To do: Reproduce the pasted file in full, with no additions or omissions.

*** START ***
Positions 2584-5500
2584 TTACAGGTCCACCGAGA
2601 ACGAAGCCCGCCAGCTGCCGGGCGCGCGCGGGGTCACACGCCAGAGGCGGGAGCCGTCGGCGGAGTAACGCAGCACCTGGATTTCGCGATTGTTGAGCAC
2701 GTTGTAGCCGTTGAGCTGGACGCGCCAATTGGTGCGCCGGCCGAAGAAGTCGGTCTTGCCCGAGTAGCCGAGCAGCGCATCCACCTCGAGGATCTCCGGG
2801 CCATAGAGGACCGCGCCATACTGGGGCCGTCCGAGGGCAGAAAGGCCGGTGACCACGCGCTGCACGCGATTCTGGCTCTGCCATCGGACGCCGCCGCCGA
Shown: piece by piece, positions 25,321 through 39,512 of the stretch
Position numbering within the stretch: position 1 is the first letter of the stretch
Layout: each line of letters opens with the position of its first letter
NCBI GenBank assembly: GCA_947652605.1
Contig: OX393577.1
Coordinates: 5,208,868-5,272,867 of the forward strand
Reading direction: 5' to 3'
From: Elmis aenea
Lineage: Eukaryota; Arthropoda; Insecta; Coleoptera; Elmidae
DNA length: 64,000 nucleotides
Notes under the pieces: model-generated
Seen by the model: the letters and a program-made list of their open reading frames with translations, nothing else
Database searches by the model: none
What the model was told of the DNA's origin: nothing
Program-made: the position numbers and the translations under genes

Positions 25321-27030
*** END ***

Positions 2584-5500
2584 TTACAGGTCCACCGAGA
2601 ACGAAGCCCGCCAGCTGCCGGGCGCGCGCGGGGTCACACGCCAGAGGCGGGAGCCGTCGGCGGAGTAACGCAGCACCTGGATTTCGCGATTGTTGAGCAC
2701 GTTGTAGCCGTTGAGCTGGACGCGCCAATTGGTGCGCCGGCCGAAGAAGTCGGTCTTGCCCGAGTAGCCGAGCAGCGCATCCACCTCGAGGATCTCCGGG
2801 CCATAGAGGACCGCGCCATACTGGGGCCGTCCGAGGGCAGAAAGGCCGGTGACCACGCGCTGCACGCGATTCTGGCTCTGCCATCGGACGCCGCCGCCGA
Shown: piece by piece, positions 25,321 through 39,512 of the stretch
Position numbering within the stretch: position 1 is the first letter of the stretch
Layout: each line of letters opens with the position of its first letter
NCBI GenBank assembly: GCA_947652605.1
Contig: OX393577.1
Coordinates: 5,208,868-5,272,867 of the forward strand
Reading direction: 5' to 3'
From: Elmis aenea
Lineage: Eukaryota; Arthropoda; Insecta; Coleoptera; Elmidae
DNA length: 64,000 nucleotides
Notes under the pieces: model-generated
Seen by the model: the letters and a program-made list of their open reading frames with translations, nothing else
Database searches by the model: none
What the model was told of the DNA's origin: nothing
Program-made: the position numbers and the translations under genes

Positions 25321-27030